Hepatic Lipidosis in Cats

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Overview of Fatty Liver Disease in Cats

Hepatic lipidosis, commonly called fatty liver disease, is a syndrome characterized by an accumulation of excessive amounts of lipid (fat) within the cells of the liver, abnormal bile flow within the liver, and impaired liver function. Severe impairment of liver function may affect the liver’s ability to detoxify the blood. As toxins accumulate, they can affect the mental status of the cat, leading to mental dullness, severe depression, and seizures. Hepatic lipidosis can occur as a primary event, or it can occur secondary to other disease processes, such as diabetes. It is the most common liver disease encountered in cats.

Below is an overview on Fatty Liver Disease in Cats followed by in-dpth information on the diagnosis and treatment of this disease. 

Adult cats of either sex can be affected. Any breed of cat is susceptible. Middle aged to older cats are most likely to be affected. Hepatic lipidosis can be a serious disease. Even with aggressive therapy, a significant number of cats die from the condition.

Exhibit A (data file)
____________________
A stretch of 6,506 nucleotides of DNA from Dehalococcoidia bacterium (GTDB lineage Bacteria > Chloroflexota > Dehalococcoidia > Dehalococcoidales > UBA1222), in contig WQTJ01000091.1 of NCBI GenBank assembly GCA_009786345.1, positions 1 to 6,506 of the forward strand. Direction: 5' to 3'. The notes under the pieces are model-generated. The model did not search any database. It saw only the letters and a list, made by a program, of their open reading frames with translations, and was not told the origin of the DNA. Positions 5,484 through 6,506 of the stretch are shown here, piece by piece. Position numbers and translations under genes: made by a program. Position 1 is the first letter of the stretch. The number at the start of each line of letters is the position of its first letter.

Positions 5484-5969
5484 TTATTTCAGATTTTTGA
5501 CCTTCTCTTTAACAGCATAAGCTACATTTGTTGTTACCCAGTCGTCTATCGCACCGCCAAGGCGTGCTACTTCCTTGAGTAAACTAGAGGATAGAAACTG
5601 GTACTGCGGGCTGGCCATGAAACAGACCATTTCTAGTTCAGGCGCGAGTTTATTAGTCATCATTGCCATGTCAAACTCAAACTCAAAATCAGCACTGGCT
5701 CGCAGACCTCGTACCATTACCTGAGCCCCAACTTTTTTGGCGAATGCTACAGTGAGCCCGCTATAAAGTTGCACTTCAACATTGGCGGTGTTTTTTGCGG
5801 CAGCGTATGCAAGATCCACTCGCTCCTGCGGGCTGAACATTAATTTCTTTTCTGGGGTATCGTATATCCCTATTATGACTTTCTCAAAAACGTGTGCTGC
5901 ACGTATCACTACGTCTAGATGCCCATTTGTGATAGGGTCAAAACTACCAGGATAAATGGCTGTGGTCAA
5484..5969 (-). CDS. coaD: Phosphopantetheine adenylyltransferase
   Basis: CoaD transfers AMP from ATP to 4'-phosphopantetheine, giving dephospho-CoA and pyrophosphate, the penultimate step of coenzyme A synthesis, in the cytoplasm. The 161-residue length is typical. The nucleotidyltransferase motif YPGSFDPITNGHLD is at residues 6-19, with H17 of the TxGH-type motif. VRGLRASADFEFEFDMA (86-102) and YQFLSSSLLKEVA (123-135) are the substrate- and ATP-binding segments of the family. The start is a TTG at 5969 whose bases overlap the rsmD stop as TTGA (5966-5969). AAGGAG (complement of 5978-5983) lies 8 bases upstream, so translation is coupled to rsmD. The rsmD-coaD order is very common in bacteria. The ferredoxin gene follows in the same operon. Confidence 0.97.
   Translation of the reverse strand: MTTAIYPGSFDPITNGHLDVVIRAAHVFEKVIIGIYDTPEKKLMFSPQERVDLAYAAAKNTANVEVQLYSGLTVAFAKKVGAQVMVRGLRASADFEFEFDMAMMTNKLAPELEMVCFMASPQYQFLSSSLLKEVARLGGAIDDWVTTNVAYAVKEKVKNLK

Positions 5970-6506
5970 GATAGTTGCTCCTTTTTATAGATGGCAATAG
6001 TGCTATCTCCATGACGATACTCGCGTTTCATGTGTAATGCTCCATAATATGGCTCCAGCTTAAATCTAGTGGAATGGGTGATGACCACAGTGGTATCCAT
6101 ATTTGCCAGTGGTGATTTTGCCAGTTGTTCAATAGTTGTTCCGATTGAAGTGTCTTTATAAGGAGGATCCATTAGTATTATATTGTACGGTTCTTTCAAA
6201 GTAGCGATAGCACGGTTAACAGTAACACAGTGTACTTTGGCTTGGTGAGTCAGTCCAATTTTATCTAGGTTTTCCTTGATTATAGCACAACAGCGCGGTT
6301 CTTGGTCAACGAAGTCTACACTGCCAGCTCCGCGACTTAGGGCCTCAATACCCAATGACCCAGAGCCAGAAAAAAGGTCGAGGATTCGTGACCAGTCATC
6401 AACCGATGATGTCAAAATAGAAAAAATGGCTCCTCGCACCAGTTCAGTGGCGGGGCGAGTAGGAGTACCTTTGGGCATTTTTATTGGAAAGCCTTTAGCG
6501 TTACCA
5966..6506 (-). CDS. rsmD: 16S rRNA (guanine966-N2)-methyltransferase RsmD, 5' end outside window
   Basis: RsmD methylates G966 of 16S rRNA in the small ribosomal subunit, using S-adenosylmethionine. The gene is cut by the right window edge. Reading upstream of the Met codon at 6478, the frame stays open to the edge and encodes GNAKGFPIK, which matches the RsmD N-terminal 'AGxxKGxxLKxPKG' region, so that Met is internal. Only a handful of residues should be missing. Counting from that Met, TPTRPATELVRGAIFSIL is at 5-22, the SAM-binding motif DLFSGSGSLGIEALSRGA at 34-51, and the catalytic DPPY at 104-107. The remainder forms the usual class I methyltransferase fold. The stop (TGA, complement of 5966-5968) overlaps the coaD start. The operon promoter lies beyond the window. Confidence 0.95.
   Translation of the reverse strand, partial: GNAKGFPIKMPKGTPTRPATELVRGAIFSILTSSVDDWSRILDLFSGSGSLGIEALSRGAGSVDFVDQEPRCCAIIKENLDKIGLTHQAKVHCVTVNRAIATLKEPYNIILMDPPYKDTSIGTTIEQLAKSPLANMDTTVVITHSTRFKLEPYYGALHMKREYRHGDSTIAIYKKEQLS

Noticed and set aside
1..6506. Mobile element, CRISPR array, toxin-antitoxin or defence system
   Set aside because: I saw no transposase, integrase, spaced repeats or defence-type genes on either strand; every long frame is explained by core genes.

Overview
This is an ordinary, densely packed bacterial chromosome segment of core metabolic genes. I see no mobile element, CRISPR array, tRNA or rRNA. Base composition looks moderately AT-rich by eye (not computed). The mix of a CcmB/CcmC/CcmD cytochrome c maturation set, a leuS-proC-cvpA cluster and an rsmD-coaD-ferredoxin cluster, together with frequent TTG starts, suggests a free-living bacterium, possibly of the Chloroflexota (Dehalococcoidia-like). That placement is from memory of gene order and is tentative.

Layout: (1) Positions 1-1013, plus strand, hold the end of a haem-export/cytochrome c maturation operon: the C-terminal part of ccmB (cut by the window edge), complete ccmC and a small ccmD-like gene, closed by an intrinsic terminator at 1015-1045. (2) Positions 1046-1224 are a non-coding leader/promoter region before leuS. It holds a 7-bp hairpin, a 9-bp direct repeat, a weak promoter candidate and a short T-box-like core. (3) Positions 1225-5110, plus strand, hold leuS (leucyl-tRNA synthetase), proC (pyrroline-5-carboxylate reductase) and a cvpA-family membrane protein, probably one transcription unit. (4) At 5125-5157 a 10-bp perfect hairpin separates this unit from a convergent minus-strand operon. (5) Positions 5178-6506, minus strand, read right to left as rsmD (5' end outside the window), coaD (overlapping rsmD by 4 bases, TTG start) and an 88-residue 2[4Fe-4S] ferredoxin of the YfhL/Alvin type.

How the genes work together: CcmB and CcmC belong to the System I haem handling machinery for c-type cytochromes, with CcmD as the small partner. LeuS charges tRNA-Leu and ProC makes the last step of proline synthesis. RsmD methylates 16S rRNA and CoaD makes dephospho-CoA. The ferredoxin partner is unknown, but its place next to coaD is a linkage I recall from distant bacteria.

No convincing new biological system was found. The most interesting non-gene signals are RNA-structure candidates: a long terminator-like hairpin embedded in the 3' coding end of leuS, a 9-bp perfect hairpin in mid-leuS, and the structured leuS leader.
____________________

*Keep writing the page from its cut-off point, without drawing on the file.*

The cause of hepatic lipidosis remains unknown. Obesity is thought to be a predisposing factor, as most (but not all) affected cats are obese at the time of disease onset. A period of anorexia (decreased appetite), occurring as a result of a stressful event (such as the addition of a new pet or family member, or a sudden change to a less palatable diet) can trigger the onset of hepatic lipidosis.

What To Watch For

  • Anorexia
  • Loss of muscle mass
  • Vomiting
  • Drooling
  • Jaundice (yellow tint to the whites of the eyes and possibly the skin inside the ears)
  • Severe depression
  • Possible seizures
  • Diagnosis of Fatty Liver Disease in Cats

    The diagnostic tests needed to confirm the presence of hepatic lipidosis and exclude other liver disorders include:

  • Complete medical history and physical exam. This includes examination of the gums, whites of the eyes, and other part of the body for jaundice (yellow discoloration).
  • Blood tests and urine analysis to confirm that the liver is affected
  • Bile acid test to assess how well the liver is functioning
  • Abdominal x-rays to evaluate the liver
  • Abdominal ultrasound. This is a painless procedure in which a probe is held against the abdomen and is used to detect valuable information about the health of the liver.
  • Fine-needle aspirate of the liver. This technique allows for a small sample of liver cells to be obtained and evaluated.
  • Liver biopsy. Obtaining a biopsy specimen (a small piece of the liver) is the definitive test for making a diagnosis of hepatic lipidosis.
  • Treatment of Fatty Liver Disease in Cats

    Dietary therapy is the mainstay of treatment. Affected cats may need to be force fed, or fed through a tube in the nose, esophagus, or stomach. Hospitalization is usually required for the first few days. Treatment for hepatic lipidosis may also include some or all of the following: